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Originally published Friday, May 3, 2013 at 12:37 PM

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Hill aides: White House recalculates spending cuts

The White House budget office is recalculating how to apply automatic spending cuts for a handful of agencies, freeing up almost $4 billion for the Pentagon and another $1 billion or so for other agencies like the Homeland Security Department and NASA.

Associated Press

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WASHINGTON —

The White House budget office is recalculating how to apply automatic spending cuts for a handful of agencies, freeing up almost $4 billion for the Pentagon and another $1 billion or so for other agencies like the Homeland Security Department and NASA.

Capitol Hill aides familiar with the White House changes say the administration has identified almost $5 billion in cuts that can be restored under its reading of the arcane budget rules governing the across-the-board cuts, known as sequestration.

The calculations differ from earlier ones because a partial-year funding bill was replaced in March with a more detailed measure. After administration number crunchers redid their math they were able to restore about $5 billion of the scheduled $85 billion in automatic sequestration cuts under a complicated, previously unused mechanism that dates to a 1985 budget law.

An administration official confirmed the calculations Friday but declined to comment further because the process is ongoing. The official and congressional aides spoke on condition of anonymity because they were not authorized to discuss the changes publicly.

The move comes amid increasing public pressure to find ways to lessen the impact of sequestration. Federal agencies are warning that the mandatory cuts could mean cutbacks in services. Last week, Congress passed and President Barack Obama signed legislation giving the Federal Aviation Administration the ability to avoid furloughs that were causing flight delays by tapping money in other accounts.

The cuts officially began in March after Congress and Obama could not reach an agreement on a broader budget deal. The automatic cuts had been imposed under a hard-fought 2011 debt and budget pact. They require a 5 percent cut to domestic agency operating budgets and an 8 percent cut to the Pentagon. Social Security was exempted and cuts to Medicare were limited to a 2 percent cut to health care providers. Safety net programs like Medicaid, food stamps and school lunches for the poor were exempted, too.

The cuts have so far failed to live up to the dire warnings issued earlier by agencies, in part because agency budget officers working with Congress have been permitted to transfer money between accounts. That allowed the Justice Department, for instance, to avoid temporary layoffs called furloughs. But budget experts warn that the grip of sequestration will grow tighter as weeks and months pass, leading to teacher layoffs, reduced funding for infrastructure and economic development projects, and a host of other cuts across the budget.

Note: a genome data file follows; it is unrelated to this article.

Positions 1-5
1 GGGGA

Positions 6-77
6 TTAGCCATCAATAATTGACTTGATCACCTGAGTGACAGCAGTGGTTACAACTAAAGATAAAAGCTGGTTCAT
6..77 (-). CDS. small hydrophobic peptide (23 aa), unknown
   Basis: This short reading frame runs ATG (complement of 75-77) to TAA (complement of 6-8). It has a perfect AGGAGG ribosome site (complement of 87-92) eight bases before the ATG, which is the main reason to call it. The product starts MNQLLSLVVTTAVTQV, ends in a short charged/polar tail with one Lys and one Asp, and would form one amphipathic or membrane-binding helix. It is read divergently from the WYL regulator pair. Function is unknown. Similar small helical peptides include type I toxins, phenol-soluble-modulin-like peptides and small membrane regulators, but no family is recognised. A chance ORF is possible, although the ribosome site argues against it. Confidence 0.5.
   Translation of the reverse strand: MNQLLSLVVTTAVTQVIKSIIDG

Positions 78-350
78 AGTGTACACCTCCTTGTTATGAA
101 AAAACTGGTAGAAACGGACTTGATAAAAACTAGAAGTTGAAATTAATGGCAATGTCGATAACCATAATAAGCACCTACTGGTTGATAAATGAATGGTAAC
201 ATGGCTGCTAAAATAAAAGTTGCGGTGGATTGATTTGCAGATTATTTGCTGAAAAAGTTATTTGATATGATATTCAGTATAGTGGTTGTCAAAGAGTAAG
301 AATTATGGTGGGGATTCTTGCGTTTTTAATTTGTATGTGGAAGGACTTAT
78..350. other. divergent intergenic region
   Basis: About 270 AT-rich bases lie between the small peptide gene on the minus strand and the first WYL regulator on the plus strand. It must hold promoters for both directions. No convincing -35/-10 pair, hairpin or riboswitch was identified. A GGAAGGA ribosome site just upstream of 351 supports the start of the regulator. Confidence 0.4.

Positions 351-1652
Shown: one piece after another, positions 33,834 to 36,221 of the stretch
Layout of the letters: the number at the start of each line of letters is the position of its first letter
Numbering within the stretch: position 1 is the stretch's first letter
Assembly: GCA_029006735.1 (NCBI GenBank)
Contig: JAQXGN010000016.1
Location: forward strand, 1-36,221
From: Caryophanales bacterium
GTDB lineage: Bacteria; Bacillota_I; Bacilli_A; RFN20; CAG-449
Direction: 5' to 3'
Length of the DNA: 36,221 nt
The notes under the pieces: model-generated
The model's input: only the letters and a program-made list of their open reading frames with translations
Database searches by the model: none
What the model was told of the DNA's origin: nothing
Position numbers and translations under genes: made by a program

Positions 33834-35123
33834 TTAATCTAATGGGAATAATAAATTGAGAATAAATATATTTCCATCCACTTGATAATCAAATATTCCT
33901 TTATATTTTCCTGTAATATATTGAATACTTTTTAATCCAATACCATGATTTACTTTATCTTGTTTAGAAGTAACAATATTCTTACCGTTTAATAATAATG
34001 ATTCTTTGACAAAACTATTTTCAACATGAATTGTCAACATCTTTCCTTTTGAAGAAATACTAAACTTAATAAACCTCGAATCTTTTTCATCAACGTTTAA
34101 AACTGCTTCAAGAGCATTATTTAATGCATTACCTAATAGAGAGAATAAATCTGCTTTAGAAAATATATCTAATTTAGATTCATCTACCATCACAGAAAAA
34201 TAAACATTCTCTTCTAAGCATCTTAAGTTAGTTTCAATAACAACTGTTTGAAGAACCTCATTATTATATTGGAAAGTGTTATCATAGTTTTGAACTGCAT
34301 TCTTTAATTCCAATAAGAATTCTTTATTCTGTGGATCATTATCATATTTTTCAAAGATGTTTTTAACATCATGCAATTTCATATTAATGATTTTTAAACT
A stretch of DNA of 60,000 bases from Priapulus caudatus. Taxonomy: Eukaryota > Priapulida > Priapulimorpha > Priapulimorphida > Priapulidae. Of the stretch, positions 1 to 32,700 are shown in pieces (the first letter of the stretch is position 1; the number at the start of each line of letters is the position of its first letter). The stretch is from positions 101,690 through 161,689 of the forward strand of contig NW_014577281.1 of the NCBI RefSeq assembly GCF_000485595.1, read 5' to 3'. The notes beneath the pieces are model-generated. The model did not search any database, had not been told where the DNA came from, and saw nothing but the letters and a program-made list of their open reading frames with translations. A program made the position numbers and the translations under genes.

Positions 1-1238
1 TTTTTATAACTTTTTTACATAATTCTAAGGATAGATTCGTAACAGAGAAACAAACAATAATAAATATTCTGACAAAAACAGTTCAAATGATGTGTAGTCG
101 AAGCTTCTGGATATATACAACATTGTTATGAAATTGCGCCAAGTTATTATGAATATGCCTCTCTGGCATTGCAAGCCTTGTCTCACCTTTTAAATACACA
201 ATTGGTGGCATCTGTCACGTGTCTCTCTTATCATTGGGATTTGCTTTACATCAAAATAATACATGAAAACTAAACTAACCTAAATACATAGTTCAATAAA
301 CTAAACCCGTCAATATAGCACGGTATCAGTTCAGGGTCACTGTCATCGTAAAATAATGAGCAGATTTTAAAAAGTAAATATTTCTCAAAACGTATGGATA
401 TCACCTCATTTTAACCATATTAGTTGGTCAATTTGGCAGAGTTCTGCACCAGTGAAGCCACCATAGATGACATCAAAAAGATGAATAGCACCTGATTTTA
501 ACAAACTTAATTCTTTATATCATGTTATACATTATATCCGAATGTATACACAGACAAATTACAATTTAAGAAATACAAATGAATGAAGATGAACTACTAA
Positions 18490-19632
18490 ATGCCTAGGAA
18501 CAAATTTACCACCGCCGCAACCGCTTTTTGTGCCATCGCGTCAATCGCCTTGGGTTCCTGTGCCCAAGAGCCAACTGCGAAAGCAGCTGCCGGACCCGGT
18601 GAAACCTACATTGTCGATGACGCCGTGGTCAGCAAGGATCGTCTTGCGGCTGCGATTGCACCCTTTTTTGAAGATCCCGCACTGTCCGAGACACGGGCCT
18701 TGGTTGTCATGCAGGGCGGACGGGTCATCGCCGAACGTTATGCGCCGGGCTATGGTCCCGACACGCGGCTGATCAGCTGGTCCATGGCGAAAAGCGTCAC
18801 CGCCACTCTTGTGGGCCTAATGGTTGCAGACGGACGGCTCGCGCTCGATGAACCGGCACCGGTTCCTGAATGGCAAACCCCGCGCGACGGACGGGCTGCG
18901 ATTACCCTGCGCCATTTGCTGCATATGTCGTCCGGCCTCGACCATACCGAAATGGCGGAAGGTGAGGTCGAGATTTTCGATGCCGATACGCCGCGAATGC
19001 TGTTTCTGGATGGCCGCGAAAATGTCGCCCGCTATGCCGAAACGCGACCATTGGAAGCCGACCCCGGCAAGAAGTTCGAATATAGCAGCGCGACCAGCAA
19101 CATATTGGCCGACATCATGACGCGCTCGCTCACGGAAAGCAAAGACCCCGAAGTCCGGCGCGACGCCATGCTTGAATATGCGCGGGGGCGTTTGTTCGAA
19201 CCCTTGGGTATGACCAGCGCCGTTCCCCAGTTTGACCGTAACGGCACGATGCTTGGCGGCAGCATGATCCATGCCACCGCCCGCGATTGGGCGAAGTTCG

Many liberal activists were infuriated when Congress last week swiftly moved to address problems with air traffic control that led to widespread flight delays while leaving other problems like cuts to preschool for the poor and Meals on Wheels for the elderly unaddressed. Most lawmakers are frequent fliers.

At issue in the latest recalculation are accounts that were cut more deeply under a full-year funding bill enacted in March than they would have been under the across-the-board cuts. They get funds restored. It's up to the White House Office of Management and Budget to calculate the across-the-board cuts.

The recalculation surprised many people on Capitol Hill, but Republicans atop the budget committees declined to criticize the move. Republicans like Sen. John McCain of Arizona have sought to reverse cuts to the Pentagon - and it benefits the most from the new math.

The State Department was a big winner and said Friday that it would be able to avoid furloughing workers, in part because of the new calculations.

Meanwhile, the Food and Drug Administration said Friday that it would not have to curtail inspections of food processing plants. It had earlier warned that 2,100 plant inspections would have been cancelled.

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